Many times, dinner is more than a moment during the day to eat; it is also a moment of social interaction. Thus, it is a good idea to also make the best out of it socially.

Many of us have dinner in social settings. We don’t eat alone; we eat with other people at the table: our spouse, our family, our friends or acquaintances. In other words, dinner time is frequently social time as well.

If you’re having dinner with other people, I think it’s desirable to use these opportunities for some meaningful social interaction. You don’t want to just have polite conversation and exchange platitudes, but to engage people in a satisfying way.

This is where knowing how to make dinner conversation comes in, as a highly valuable skill. In my experience as a communication coach, the best way to learn how to make dinner conversation is to practice a few key steps. Here they are.

Review Your Day

Dinner time is a good opportunity to think about your day and share how it’s been with the other people at the table (who typically tend to be valuable people in your life). It is this constant, daily sharing that helps people bond.

Don’t be the quiet guy or girl at the table. When you get asked about your day, don’t answer in one-word sentences such as “Fine” or “OK”. Use the opportunity to look back at your day and talk about specific things that happened.

You don’t need to have a highly exciting life, with very interesting things happening in every one of your days in order to talk about it. Whatever life you have is enough. Whatever kind of day you had, simply pick various elements from it and talk.

Focus On the Positive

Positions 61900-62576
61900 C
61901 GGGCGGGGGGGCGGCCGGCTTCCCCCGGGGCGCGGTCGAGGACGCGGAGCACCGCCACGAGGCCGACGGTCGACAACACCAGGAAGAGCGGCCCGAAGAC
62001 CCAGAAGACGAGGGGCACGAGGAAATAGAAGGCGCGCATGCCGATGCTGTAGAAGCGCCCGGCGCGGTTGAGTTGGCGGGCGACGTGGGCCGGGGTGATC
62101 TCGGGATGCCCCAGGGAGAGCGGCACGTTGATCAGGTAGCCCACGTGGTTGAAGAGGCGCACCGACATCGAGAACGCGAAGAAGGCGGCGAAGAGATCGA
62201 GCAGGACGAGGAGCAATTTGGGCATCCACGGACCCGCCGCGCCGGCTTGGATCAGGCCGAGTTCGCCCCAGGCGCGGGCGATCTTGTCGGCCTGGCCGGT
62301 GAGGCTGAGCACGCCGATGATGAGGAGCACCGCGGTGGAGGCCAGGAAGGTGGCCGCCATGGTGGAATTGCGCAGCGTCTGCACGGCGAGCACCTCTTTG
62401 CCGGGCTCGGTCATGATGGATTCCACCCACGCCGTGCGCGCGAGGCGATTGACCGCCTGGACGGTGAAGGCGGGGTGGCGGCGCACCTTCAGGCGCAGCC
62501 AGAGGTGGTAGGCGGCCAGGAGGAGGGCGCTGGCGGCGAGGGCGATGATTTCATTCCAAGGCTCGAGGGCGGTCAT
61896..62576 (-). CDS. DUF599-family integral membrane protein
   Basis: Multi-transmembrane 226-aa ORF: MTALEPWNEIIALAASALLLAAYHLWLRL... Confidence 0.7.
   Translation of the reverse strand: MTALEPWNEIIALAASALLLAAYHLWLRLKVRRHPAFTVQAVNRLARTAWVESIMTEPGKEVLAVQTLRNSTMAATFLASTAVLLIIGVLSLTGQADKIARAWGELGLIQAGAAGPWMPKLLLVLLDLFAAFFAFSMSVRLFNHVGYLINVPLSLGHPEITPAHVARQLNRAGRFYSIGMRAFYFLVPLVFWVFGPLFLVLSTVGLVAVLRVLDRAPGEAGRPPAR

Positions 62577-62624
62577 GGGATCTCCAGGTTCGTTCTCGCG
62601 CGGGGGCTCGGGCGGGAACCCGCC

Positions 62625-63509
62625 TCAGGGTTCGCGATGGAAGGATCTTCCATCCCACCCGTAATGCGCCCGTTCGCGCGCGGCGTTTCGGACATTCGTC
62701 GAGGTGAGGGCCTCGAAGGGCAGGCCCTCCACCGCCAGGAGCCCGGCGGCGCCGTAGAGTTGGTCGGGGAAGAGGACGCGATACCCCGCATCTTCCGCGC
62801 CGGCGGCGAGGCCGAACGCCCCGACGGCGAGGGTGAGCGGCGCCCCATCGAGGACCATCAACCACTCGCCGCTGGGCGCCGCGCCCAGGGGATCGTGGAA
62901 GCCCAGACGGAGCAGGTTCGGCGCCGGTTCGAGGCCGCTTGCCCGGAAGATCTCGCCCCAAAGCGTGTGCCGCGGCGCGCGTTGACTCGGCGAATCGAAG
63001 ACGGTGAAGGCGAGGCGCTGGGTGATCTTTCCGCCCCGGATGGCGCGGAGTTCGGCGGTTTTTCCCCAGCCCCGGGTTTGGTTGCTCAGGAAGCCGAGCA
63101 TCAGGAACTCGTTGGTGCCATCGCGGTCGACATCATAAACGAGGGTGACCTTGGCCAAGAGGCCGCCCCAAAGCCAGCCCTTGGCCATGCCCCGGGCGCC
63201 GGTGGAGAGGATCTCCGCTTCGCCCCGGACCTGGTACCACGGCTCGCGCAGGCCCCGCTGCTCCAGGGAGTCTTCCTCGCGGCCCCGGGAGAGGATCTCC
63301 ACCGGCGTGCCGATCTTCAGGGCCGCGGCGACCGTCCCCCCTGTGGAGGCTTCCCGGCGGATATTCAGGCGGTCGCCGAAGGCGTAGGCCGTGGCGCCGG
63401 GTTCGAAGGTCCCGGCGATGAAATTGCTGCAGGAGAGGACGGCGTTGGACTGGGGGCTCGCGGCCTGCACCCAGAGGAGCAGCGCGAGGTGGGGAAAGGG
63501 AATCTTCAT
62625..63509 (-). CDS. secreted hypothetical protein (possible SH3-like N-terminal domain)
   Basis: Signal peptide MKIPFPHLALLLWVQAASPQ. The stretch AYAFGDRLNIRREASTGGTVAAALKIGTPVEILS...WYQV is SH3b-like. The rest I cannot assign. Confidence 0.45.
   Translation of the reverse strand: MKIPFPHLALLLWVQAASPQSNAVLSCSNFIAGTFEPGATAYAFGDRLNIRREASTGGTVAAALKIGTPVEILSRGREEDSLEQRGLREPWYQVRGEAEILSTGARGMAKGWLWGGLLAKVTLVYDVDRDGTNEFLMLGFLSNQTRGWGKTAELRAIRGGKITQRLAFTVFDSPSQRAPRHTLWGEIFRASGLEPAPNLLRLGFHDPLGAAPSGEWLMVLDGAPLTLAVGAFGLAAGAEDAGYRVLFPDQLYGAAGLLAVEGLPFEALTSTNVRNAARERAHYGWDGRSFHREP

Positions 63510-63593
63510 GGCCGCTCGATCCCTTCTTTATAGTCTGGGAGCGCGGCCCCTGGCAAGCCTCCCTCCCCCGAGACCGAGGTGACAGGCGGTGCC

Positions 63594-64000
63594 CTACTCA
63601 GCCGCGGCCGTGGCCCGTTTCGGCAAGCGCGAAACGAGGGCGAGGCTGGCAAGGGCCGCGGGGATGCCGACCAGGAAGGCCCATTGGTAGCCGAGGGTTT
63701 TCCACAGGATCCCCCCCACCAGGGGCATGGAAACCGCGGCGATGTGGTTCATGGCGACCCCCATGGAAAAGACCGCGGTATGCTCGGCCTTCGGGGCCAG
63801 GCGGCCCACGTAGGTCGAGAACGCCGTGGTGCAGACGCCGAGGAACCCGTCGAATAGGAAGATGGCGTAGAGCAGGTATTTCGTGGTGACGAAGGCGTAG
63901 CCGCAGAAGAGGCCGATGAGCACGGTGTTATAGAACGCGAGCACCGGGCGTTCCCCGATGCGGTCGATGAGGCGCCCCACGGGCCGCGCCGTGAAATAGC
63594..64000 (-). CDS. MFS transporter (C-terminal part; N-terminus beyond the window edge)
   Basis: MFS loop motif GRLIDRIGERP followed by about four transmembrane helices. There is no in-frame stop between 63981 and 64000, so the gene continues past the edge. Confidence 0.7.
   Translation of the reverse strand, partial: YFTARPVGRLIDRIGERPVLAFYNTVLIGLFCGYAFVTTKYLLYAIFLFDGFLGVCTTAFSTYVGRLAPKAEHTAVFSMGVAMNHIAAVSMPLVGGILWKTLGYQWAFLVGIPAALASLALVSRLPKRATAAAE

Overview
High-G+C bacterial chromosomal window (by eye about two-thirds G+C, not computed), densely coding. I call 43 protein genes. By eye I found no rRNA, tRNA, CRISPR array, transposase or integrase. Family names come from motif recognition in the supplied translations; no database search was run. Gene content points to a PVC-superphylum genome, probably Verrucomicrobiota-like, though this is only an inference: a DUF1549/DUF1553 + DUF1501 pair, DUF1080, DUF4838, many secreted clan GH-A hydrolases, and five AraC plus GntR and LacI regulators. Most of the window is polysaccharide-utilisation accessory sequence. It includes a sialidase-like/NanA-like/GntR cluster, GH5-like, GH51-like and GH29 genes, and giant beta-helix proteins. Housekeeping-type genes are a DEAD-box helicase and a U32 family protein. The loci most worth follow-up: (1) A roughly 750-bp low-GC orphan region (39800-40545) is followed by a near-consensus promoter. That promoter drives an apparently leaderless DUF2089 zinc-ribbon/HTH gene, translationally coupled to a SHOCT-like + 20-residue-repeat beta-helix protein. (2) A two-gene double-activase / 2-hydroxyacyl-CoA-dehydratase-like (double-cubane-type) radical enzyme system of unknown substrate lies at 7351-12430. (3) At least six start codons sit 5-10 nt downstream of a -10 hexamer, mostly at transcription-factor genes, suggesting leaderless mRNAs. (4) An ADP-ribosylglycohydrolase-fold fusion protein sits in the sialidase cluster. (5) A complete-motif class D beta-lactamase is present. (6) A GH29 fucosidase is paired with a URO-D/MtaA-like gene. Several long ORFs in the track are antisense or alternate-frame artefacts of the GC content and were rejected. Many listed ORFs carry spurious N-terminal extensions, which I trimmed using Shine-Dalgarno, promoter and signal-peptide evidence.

Dinner time and the end of the day is a chance to put yourself and other in a good mood, and to end the day that way. It’s definitely not a good idea to end your day stressed and upset, and go to sleep like that.

Considering this, it is essential to make dinner conversation positive and fun. Don’t start blabbing on about the dumb people you deal with at work or the problems you have. And don’t let others at the table turn dinner conversation into a whining fest.

As an alternative, think about the good, fun or interesting things that happened throughout the day and talk about those. Surely there most be some positive things in your daily life that you can share and be thankful for. Well, concentrate on those.

Give Everybody Your Attention

It is common in dinner time conversation for one person to dominate the conversation, while the rest barely get a word in. It is true that some people like to talk more and some like to listen more, but a conversational dynamic like the one I just described is not constructive.

Typically, in such a scenario, one or more persons at the dinner table feel left out and they get completely bored with the conversation, which is why the may eat as fast as possible and leave the table.

If you want to make good dinner conversation, make sure it is inclusive, not exclusive. Give everybody a chance to talk and ask the quiet people questions to get them involved, listen to everybody and navigate the conversation toward topics everyone at the table can relate to.

Apply these simple tenets and you’ll find dinner talk enjoyable and meaningful. You’ll see it as a social situation to look up to after a long day, not as something to avoid.

Author's Bio: 

Eduard Ezeanu helps people achieve social success. If this article was helpful, also learn conversation topics and discover how to be more outgoing from two first-class articles on his social skills coaching blog.